Learn About the Law
Get help with your legal needs
FindLaw’s Learn About the Law features thousands of informational articles to help you understand your options. And if you’re ready to hire an attorney, find one in your area who can help.
Noah ROBINSON, Respondent, v. STATE of South Carolina, Petitioner.
The Post Conviction Relief (“PCR”) court granted Respondent Noah Robinson credit for time served while in federal prison; this credit was calculated from the date of the affirmance of Robinson's state court conviction. We reverse.
In 1988, Robinson was indicted for murder, criminal conspiracy to commit murder, and accessory before the fact of assault and battery with intent to kill. In January 1989, Robinson was tried on these charges and found guilty of accessory after the fact of a felony. The trial court declared a mistrial on Robinson's other charges because of the failure of the jury to return a verdict. Robinson was sentenced to ten years confinement.
Robinson filed a notice of intent to appeal and posted an appeal bond. While out on appeal bond, he returned to Chicago. Later in 1989, Robinson was charged in federal court with violations of the Racketeer Influenced and Corrupt Organizations (“RICO”) laws. He was subsequently convicted and sentenced to six years in prison. In August 1992, Robinson was convicted and sentenced to life imprisonment on additional criminal charges relating to his involvement with the Chicago-based El Rukn street gang. The federal sentences were to run concurrently with Robinson's state sentence. We affirmed Robinson's state conviction in September 1991, which was during the interim between his federal court convictions. State v. Robinson, 305 S.C. 469, 409 S.E.2d 404 (1991), cert. denied, 503 U.S. 937, 112 S.Ct. 1477, 117 L.Ed.2d 620 (1992).
In November 1992, Robinson filed a PCR application in which he sought to obtain credit in South Carolina for time served in federal custody from the date we affirmed his conviction. Robinson had been exclusively in federal custody from the date of his arrest in 1989 for RICO violations until January 18, 1995, when he was admitted to, but deemed absent with leave from, the South Carolina Department of Corrections (“SCDOC”). After an evidentiary hearing, the PCR court issued an order of dismissal denying all of Robinson's claims. Robinson filed a Rule 59(e) Motion to Reconsider the Order of Dismissal. After another hearing,1 the court amended its order of dismissal, affirming the prior order, but modifying it to the extent of granting Robinson credit for time served from the date we affirmed Robinson's state court conviction.
The State petitioned for a writ of certiorari, which we granted to review whether Robinson “commenced” the service of his South Carolina sentence when his conviction was affirmed.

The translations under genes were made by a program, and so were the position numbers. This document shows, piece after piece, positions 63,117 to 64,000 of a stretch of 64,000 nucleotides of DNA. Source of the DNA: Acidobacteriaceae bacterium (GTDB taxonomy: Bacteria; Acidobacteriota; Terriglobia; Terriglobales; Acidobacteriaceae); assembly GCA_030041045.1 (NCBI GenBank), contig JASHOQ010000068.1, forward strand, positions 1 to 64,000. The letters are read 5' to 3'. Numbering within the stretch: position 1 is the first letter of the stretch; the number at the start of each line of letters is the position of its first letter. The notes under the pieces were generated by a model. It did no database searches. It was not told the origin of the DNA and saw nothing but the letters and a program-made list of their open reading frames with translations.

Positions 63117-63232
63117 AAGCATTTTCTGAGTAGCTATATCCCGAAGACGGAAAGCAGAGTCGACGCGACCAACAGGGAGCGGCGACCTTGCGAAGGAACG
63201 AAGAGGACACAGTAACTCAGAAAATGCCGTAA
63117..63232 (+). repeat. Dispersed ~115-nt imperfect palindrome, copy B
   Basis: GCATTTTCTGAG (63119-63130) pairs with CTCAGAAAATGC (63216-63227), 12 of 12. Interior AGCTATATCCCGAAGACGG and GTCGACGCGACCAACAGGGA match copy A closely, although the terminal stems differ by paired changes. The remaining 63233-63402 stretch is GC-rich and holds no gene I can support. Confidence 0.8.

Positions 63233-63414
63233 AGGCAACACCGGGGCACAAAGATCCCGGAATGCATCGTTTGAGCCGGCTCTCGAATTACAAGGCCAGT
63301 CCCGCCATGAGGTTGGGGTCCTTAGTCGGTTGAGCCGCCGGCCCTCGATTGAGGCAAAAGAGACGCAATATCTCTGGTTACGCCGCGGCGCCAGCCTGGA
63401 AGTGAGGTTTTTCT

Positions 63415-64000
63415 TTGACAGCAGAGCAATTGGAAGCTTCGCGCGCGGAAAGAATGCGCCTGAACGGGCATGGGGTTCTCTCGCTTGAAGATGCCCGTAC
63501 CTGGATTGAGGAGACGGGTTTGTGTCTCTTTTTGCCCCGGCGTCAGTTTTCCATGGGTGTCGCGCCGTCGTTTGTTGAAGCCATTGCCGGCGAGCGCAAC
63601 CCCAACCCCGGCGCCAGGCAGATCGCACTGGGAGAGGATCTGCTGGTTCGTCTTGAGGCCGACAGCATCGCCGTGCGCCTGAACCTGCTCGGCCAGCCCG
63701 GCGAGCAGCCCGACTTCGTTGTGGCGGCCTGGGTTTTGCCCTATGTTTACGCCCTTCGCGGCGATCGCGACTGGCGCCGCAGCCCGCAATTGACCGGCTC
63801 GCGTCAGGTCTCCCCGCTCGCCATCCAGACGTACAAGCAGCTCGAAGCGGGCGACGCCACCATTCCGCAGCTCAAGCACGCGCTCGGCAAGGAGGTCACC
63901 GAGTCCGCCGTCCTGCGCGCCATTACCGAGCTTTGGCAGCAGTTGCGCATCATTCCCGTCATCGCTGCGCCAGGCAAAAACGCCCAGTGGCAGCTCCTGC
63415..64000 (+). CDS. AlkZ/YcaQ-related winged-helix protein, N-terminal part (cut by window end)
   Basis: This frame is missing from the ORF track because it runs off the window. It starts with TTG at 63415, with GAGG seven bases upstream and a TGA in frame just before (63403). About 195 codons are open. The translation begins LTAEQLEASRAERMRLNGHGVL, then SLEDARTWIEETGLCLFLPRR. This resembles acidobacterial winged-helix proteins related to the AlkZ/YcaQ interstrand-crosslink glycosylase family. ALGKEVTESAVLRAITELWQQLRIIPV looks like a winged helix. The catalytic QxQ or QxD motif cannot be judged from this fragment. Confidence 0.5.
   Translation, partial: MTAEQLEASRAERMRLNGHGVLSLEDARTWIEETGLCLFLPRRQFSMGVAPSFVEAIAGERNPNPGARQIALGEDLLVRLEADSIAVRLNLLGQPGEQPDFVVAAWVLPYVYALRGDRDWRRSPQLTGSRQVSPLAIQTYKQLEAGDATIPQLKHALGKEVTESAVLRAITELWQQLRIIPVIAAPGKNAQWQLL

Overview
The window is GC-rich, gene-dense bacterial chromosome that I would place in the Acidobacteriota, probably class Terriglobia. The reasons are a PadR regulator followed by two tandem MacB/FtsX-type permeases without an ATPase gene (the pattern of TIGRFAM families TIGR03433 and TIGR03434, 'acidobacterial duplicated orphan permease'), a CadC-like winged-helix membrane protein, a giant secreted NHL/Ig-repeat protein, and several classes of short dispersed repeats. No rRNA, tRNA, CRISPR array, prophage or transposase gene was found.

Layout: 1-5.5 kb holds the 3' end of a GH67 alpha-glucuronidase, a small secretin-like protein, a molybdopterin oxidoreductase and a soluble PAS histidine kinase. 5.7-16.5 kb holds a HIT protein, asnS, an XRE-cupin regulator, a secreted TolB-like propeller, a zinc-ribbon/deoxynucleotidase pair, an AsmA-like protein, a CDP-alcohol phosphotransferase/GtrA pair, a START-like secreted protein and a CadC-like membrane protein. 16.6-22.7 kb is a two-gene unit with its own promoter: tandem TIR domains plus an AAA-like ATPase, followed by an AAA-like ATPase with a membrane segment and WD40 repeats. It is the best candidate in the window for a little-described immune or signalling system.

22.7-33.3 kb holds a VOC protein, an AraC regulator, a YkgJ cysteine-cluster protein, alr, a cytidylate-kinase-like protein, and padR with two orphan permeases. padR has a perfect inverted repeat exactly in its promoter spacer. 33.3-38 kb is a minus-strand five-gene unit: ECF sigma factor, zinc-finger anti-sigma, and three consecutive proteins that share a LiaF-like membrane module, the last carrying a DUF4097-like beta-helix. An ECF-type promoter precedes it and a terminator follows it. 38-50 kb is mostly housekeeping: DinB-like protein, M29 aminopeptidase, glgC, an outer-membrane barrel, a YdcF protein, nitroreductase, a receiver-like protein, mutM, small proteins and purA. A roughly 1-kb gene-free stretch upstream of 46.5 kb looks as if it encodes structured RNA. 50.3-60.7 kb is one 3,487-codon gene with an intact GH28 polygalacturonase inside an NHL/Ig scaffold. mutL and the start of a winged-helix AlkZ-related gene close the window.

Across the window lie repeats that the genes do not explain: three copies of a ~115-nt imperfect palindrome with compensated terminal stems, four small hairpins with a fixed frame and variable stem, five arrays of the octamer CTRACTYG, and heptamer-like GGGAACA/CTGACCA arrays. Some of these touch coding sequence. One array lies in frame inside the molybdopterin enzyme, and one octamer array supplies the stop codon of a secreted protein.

The credit for time served statute provides in pertinent part:
The computation of the time served by prisoners under sentences imposed by the courts of this State shall be reckoned from the date of the imposition of the sentence. But when (a) a prisoner shall have given notice of intention to appeal, (b) the commencement of the service of the sentence follows the revocation of probation or (c) the court shall have designated a specific time for the commencement of the service of the sentence, the computation of the time served shall be reckoned from the date of the commencement of the service of the sentence.
S.C.Code Ann. § 24-13-40 (1989) (emphasis added). Here, we must determine when Robinson commenced the service of his sentence. The State argues that the PCR court erred by finding that Robinson commenced his sentence on the date his conviction was affirmed. We agree. We hold that for purposes of calculating credit for time served, persons released on appeal bond commence service of their sentences when they submit to the custody of the SCDOC, and not upon affirmance of their convictions.
In Maxey v. Manning, 224 S.C. 320, 78 S.E.2d 633 (1953), the habeas corpus petitioner was convicted of burglary and assault and battery with intent to kill. The petitioner was freed on appeal bond pending disposition of his appeal by this Court. His convictions were affirmed on October 30, 1950, and he was committed to the state penitentiary on November 15, 1950. In interpreting the applicable statute,2 we noted that “service of the sentences, which was stayed by the appeal ․, is reckoned from the date of the commencement of the service of the sentences, which in this case was November 15, 1950.” Maxey, 224 S.C. at 330, 78 S.E.2d at 637. Therefore, Maxey did not begin service of his sentence until sixteen days after his conviction was affirmed-until he submitted to the custody of the state penitentiary. There is no reason to interpret the statute differently when the defendant seeks credit on his South Carolina sentence for time served in the custody of another sovereignty.3
The law governing the imposition of concurrent sentences requires elaboration inasmuch as it is critical to the determination of when Robinson “commenced” the service of his sentence. South Carolina is “without authority to modify or place conditions on a sentence from a foreign jurisdiction.” Clark v. State, 321 S.C. 377, 380, 468 S.E.2d 653, 655 (1996). Correspondingly, a foreign jurisdiction is without authority to modify or place conditions on a sentence imposed in South Carolina. Therefore, if a second jurisdiction imposes on a convict a sentence to run concurrently with the previously imposed sentence from another jurisdiction, it is the responsibility of the second jurisdiction to effectuate its concurrent sentence and thus ensure the convict receives credit for time served in both jurisdictions.4 To achieve this result, the second jurisdiction must transfer custody of the convict to the first jurisdiction.